Blizzard Entertainment is receiving flack from some players for scanning players' computers for illegal cheats and hacks relating to the massively multiplayer online game World of Warcraft. Some players claim that preventing cheating and hacking is not a sufficient excuse to impinge on their privacy. Blizzard, on the other hand, says that looking for hacks in the actual game itself is not unreasonable, and points out that World of Warcraft's end-user licence agreement (which players must review and acknowledge before playing) explicitly states that Blizzard reserves the right to scan for hacks and cheats.
Putting information about the scans in the EULA is a good move (Sony ran into trouble with Everquest players because it performed similar scans without giving notice to its players), and this story highlights the importance of actually reading software licence agreements instead of just scrolling through and hitting 'I accept"?. Personal hard drives are increasingly open to prying eyes "? readers may recall that Microsoft generated much discussion when it announced new measures to verify that users seeking upgrades actually had legitimate copies of its operating system — and it is a good public relations move to be as open about such activities as possible.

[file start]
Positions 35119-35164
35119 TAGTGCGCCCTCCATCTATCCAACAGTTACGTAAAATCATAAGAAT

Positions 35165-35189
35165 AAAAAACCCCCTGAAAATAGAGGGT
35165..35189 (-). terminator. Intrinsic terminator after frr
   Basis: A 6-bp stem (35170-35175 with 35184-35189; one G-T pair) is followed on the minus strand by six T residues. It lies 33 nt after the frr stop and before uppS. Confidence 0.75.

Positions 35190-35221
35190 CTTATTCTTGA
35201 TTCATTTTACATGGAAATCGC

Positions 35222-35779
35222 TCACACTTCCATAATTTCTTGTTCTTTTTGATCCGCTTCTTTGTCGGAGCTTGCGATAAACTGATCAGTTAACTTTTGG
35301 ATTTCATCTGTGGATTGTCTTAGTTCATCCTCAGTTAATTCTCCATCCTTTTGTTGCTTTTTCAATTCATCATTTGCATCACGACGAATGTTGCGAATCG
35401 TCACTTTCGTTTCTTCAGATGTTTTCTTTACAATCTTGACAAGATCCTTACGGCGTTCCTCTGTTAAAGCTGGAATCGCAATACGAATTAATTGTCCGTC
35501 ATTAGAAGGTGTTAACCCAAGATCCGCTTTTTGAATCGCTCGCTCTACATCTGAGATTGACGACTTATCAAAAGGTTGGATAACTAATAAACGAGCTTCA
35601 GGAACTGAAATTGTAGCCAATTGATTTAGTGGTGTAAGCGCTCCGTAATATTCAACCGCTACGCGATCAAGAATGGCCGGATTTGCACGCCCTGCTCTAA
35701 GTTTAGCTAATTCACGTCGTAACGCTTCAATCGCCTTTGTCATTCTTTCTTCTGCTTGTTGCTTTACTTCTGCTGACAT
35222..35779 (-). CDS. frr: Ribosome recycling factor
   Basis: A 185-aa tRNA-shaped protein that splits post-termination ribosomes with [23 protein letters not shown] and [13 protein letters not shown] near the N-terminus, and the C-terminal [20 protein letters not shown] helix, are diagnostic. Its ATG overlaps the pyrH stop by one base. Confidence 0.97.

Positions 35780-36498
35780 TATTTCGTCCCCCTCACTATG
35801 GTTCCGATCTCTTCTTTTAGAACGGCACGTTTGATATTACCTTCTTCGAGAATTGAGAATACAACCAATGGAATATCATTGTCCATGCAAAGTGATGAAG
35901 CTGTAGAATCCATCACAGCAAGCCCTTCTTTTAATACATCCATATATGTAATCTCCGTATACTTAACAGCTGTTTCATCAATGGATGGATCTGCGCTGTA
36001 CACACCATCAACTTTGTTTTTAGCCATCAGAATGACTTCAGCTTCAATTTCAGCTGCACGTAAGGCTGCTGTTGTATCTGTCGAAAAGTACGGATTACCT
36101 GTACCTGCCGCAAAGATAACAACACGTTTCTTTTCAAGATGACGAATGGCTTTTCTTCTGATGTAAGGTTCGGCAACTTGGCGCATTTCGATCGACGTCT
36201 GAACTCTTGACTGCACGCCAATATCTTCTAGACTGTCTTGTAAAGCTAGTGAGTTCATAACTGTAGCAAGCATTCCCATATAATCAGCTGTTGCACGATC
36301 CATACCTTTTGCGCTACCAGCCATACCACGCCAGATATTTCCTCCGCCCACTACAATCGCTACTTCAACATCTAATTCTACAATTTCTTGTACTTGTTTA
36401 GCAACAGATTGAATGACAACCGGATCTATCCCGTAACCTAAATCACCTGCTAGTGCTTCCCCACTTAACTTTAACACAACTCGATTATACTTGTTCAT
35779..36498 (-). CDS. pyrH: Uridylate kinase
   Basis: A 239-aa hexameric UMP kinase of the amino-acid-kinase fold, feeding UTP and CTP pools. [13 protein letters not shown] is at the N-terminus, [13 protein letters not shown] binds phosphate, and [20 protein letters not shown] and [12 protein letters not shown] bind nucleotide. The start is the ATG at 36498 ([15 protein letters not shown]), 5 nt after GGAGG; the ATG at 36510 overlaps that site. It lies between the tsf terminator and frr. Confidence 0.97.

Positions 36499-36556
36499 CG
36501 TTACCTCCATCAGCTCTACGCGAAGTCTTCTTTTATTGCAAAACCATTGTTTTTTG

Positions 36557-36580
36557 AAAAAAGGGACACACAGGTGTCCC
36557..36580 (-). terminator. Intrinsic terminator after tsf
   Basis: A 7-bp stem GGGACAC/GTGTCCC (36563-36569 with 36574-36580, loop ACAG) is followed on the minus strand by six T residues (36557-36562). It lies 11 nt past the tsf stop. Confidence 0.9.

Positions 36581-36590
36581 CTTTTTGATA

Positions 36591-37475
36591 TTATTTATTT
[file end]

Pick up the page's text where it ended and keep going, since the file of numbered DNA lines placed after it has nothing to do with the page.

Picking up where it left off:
Coverage at http://shorl.com/bogatygravuge